Academics pretend to believe that their writings are meant to transfer information intact from one mind to another. This is particularly ironic since they are so adept at preventing any such transfer, using ingenious obfuscatory language. But the model itself is deeply flawed. Words are intrinsically ambiguous, largely by design. When we read or hear another person’s words, what we extract is mostly our own invention — just as most of our memories are reinvented every time we recall them, until eventually we remember exactly and only what we choose.
A better model of communication is that words act as temporary couplings between separate individuals’ internal universes. As for most couplings, the strength and specificity of the entanglement is largely due to the prior intent of the participants. Thus a particular horoscope or I Ching excerpt conveys incredibly apropos information if we expect it to. (This is obviously related to the placebo and nocebo effects.) A set of words chosen randomly by a computer from a list can be made to seem deeply meaningful if they are chosen with a bias toward “deep” connotations — which in turn can be easily identified by simply searching for their frequencies of occurrence in “deep” literature. We fill in the blanks and find meaning in the result. That’s what humans are really good at.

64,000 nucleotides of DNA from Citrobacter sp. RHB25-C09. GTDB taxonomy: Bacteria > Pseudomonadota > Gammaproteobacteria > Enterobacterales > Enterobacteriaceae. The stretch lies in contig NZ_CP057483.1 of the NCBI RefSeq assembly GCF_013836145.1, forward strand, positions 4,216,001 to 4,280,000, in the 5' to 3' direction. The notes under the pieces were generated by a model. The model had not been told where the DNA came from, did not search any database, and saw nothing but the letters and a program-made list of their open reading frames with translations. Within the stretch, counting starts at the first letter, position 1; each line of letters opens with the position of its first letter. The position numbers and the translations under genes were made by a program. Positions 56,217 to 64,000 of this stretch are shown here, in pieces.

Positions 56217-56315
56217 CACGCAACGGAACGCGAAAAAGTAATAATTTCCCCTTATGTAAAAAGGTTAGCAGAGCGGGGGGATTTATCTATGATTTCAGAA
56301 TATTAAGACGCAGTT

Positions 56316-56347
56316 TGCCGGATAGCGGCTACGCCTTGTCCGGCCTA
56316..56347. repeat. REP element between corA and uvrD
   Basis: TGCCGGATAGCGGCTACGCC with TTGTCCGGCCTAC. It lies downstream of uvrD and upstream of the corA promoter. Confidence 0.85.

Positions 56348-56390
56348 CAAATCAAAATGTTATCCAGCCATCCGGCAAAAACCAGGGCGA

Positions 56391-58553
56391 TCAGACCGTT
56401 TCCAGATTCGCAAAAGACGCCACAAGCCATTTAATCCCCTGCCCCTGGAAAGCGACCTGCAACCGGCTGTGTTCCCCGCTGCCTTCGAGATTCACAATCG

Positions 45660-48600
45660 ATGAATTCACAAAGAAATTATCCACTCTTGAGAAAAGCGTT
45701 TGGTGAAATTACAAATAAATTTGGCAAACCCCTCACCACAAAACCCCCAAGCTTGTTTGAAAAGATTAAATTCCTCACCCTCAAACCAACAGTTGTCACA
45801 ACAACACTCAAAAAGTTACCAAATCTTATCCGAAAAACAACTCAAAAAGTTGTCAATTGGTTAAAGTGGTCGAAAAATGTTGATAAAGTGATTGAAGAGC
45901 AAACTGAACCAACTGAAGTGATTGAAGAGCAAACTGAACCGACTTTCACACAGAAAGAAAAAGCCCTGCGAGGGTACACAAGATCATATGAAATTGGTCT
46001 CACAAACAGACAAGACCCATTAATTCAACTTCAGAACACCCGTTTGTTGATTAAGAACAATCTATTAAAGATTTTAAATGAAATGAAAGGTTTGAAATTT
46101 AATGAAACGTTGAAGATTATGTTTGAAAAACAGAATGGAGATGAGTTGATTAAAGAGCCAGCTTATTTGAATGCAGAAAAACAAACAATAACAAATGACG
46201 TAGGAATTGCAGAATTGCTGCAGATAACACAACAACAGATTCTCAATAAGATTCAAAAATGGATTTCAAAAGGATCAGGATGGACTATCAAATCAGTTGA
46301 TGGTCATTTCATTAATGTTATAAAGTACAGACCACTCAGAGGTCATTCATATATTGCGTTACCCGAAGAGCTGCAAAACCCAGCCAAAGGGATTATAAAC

So if we think of “communication” as a temporary entanglement of separate realities, it’s not hard to see why poetry seems so much deeper than prose: (a) it’s expected to be, by both the poet and the reader [placebo effect]; (b) pointless details designed to reduce ambiguity [Ha!] are omitted.
It would be fun to do some “big data” analysis on selected literature to demonstrate this model’s validity more explicitly. (Wait…)